ABSOLUTION, the extravagant abuse of where the outward means cannot be had,

it by the papists, iii. 56. 63. What in. ii. 196. The case of infants dying with
the doctrine of the church of England, out it considered, ii. 197. To be privately
iii. 58, 59.

administered in cases of necessity, ii.
Adversity, prayer to be evermore deliver 200. Administered by women and laymen
ed from it, vindicated, ii. 141.

valid and effectual (in the judgment of
Aerius, his different opinion from Tertul- Mr. Hooker), ii. 204. Administered by

lian about fasting, ii. 308. The first op heretics, why rejected by the ancients,

poser of the order of bishops, iii. 128. i. 241.
Agents, natural and voluntary, how distin. (See Cross, Interrogatories.)
guished, i. 128.

Benedictus, the use of it in our service
Anabaptists in Germany, their first tenets, vindicated, ii. 117.

i. 111. By what steps they gained Benefice, what the name signibos, ii. 370.
ground, i. 114. Their bold assertions at Bishops, their order appointed of God, iii.
last, i. 116. Their potions as to the li. 85.' Were in all churches universally,

berty of Christians censored, i. 273. ! for 1500 years after Christ, iii. In Eng-
Angels, whạt law they act by, i. 133. How land before the year 359, and ever since,

some of them came to fall, i. 131. How iii. 86. Whence they took their name, iii.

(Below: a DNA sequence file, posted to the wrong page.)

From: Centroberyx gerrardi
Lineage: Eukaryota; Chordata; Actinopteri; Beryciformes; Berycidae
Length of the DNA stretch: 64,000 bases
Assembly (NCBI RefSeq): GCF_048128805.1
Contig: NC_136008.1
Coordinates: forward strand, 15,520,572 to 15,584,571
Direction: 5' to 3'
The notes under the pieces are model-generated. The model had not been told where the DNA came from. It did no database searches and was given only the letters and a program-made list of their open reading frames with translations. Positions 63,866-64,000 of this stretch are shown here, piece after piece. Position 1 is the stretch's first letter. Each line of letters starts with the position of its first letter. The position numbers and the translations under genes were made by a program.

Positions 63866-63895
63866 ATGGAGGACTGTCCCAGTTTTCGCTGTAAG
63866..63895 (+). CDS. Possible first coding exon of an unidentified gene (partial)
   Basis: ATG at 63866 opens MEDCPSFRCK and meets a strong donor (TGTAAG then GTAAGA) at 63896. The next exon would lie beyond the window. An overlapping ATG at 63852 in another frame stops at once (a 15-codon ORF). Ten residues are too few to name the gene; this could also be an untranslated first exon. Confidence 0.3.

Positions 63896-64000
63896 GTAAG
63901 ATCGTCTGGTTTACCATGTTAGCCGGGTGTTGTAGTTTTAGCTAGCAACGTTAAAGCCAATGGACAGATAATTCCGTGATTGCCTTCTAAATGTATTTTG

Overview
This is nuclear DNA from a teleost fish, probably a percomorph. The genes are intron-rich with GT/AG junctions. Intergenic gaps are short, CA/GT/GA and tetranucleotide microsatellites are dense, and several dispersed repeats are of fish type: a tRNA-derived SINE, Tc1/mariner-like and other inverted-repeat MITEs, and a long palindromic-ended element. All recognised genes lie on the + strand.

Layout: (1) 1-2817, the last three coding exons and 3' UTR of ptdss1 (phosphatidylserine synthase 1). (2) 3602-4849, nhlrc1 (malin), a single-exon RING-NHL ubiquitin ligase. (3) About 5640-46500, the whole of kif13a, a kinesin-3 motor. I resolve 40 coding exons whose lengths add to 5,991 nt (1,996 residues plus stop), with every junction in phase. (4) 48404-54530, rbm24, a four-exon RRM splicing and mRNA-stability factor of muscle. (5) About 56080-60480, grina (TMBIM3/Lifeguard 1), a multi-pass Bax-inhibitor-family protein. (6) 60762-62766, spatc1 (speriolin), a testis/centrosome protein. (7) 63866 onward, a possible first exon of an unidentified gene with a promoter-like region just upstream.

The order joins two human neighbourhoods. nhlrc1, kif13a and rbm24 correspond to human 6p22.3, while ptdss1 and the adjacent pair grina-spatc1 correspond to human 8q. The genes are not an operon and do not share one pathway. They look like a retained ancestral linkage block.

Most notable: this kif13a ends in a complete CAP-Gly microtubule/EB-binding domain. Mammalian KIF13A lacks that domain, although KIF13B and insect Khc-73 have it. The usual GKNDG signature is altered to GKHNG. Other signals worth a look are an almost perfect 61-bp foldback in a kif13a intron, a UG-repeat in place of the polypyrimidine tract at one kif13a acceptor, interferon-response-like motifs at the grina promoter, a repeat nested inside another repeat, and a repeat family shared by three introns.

dispersed after their fall, i. 135. Their 88. Their orderancienter than their name,

knowledge full and complete, i. 137. ib. A definition of a bishop, and in what
Antiquity, what deference to be paid to it, his office consists, iii. 90. At large,
in disputable points, ii. 18.

and with restraint, bow distinguished,
Apocryphal books, wbat denoted by the ib. Their superiority, in what sense disa
word formerly, and what now, ii. 51,52. puted, ib. The apostles the first bi.
The reading of them in churches vindi shops, and all bishops the apostles' sac-
cated, ii. 54

cessors, iii. 92. All bishops originally
Apollinarians, their beresy, what, ii. 170. called apostles, ib. They were first insti-
Apostacy, what, iii. 429.

tuted with restraint, and why, iii. 95. St.
Apostles, in what things they have succes Jerome's notion of them vindicated, iii.

sors, and in what not, iii. 94. The dan- . 97. Their succession from the apostles to
ger of despising their words or preach- be proved in all churches which the apo-
ing, iii. 423.

slles founded, iii. 103. What their power
Appetite, bow it differs from will, i. 140. was originally, iii. 105. Have the power